Seed World

Is an Open Strategic Autonomy the Right Way to go for Europe?

With the European Parliament elections ad portas, the European Commission is trying to end, as peacefully as possible, the current mandate and does not want to propose new legislative initiatives included in the Farm to Fork strategy, like the flagship Framework law for Sustainable Food Systems.

In this context, President Ursula von der Leyen announced the start of a strategic dialogue on the future of agriculture in January 2024 as a way to push the brake until a new Parliament, with a new composition and a different balance of power according to the early polls, and a new Commission with a new cabinet and new priorities, are in place.

And what do we know so far about the priorities for the next mandate? What impact will these have on the plant breeding and seed sector? How will the political landscape look like at the end of 2024?

César González

At this point in time, it is extremely difficult to say. According to the current projections, it looks like there will be a higher representation (both in the Council and in the Parliament) of conservatives and far-right parties at the expenses of the liberals and the greens. In practice, this suggests to me that the national debates will become more relevant at European level, making it more and more difficult to reach qualified majorities.

About the concrete topics, enlargement, migration, geopolitical strategy, economic security… all these are considered as priorities by both the Council and the Commission, but the overall concept seems to be the so-called “Open Strategic Autonomy” (OSA).

According to the Council, “(…) The Open Strategic Autonomy is the reference framework chosen by the European Union (EU) to address the profound technological and geopolitical transformations taking place in the world (…)”. The concept is not new, and apparently, it comes from the field of security and defence. Depending on your area of work, OSA is very broad and can be interpreted in many ways, but generally, it refers to the preference of the EU to act alone as a global player and to work with others depending on values, capabilities, or interests.

Capabilities and interests are normally easier to quantify or assess, and therefore, can be a useful tool in our relations with other countries. But values are not always easy to judge and therefore, exposed to subjectivity. What would OSA mean in relation to multilateralism and, for instance, the World Trade Organisation? Assuming that we want to trade with like-minded countries, would that be an opportunity to revive the Transatlantic Trade and Investment Partnership? What about Mercosur?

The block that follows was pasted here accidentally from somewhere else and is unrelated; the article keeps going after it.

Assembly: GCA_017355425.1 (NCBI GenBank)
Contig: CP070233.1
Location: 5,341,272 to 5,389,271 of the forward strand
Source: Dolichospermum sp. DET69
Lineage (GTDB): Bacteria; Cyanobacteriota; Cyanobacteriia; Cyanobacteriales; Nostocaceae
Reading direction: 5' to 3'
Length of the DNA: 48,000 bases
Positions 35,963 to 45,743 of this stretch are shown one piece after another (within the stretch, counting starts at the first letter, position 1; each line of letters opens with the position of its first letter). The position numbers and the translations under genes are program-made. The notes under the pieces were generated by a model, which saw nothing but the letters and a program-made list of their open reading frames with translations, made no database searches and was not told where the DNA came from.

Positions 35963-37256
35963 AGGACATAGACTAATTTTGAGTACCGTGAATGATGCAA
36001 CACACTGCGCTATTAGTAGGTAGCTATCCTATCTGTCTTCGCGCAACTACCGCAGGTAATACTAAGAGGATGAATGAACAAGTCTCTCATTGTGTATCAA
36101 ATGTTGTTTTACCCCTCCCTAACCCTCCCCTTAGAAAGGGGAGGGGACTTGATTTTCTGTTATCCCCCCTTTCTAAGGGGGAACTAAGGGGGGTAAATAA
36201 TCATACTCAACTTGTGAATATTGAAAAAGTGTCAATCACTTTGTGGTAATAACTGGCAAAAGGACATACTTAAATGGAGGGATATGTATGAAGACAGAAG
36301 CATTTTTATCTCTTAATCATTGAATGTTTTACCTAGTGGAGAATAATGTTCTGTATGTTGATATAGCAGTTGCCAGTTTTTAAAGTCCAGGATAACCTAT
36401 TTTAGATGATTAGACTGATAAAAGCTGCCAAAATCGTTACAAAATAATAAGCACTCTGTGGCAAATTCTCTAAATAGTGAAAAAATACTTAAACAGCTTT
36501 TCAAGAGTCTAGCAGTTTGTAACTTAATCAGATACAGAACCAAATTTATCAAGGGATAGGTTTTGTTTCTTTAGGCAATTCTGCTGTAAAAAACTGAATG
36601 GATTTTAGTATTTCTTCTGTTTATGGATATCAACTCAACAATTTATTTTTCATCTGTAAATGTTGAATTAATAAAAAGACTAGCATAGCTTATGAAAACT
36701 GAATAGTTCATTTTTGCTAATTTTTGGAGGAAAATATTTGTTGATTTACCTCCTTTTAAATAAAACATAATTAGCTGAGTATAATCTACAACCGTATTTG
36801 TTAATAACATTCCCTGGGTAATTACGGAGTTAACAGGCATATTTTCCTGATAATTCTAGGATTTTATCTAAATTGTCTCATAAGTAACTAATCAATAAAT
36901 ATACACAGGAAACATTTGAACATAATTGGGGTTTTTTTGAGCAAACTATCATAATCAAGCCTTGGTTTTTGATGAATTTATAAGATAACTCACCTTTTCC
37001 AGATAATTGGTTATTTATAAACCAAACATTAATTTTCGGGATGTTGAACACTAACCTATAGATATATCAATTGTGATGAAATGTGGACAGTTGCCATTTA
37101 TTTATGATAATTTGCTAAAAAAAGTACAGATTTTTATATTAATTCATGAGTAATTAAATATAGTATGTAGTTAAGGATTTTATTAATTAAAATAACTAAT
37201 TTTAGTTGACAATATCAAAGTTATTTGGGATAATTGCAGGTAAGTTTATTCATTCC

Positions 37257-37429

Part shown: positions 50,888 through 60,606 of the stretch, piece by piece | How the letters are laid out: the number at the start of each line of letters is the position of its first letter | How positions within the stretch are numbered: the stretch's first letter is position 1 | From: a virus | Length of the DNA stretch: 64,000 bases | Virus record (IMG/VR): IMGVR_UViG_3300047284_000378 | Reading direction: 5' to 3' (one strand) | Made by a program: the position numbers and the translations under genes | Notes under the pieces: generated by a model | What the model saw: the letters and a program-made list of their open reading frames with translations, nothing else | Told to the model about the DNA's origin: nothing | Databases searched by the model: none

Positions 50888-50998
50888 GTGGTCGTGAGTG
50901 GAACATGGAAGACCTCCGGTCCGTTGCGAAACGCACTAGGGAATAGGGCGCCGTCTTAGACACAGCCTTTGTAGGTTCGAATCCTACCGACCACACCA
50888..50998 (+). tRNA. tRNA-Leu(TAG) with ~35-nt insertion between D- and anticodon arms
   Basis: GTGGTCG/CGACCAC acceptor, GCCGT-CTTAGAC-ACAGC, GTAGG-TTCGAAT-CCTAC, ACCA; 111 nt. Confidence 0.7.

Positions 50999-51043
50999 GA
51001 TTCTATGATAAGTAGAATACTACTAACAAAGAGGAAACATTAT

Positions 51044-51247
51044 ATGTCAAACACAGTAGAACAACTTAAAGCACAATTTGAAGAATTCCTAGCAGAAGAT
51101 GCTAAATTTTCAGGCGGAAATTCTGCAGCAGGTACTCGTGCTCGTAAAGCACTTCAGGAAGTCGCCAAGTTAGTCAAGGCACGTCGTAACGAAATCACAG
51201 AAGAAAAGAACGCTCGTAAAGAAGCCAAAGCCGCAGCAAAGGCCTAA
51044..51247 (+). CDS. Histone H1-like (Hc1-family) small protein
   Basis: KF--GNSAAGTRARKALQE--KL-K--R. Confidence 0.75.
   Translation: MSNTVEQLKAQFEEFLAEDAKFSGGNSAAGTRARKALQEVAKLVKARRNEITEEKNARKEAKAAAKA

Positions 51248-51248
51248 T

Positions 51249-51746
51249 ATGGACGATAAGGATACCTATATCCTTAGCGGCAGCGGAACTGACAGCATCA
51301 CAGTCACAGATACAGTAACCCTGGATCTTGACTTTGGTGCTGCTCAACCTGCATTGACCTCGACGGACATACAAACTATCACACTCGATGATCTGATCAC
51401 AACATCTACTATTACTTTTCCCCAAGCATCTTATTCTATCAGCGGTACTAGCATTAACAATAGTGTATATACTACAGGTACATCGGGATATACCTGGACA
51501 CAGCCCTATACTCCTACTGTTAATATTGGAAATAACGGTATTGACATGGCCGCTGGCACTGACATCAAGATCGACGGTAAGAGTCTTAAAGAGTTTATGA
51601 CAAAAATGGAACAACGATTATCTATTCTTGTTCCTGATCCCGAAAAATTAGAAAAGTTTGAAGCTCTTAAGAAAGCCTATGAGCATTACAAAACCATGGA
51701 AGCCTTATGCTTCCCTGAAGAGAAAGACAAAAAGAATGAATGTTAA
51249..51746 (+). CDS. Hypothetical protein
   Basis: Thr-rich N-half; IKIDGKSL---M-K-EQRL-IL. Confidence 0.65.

Bringing it down to food and agriculture, and based on history and current political debates, I can’t help picturing many decision-makers interpreting OSA as food sovereignty. And that does not sound so good to me. From my point of view, food sovereignty is a nicer word for protectionism and artificial barriers to trade (based on values?) which finally, will make the entire EU agri-food chain less competitive and more dependent on higher public support (be it more CAP funds or green public procurement). This cannot be the way forward.

Let’s not forget that the EU remains the largest agri-food trading block worldwide, and concretely for seeds, the EU is the largest exporter of seeds and is the leading region for some breeding market segments, like vegetables or fodder crops. These achievements are hardly compatible with closing borders, but rather the result of openness to trade and fair competition in the market, on the basis of clear, well-established, science-based agreed international rules.

There is a fine line to walk between being more strategic in the way we defend our interests (something that everybody would agree with) and becoming more protectionist when things do not go the way we want.

In any case, for a sector based on research and innovation, such as plant breeding, timely access to the latest technologies is a key factor. Probably something the EU should try to boost and to improve (and we have ample room for improvement) during the next mandate. That would be very strategic to do.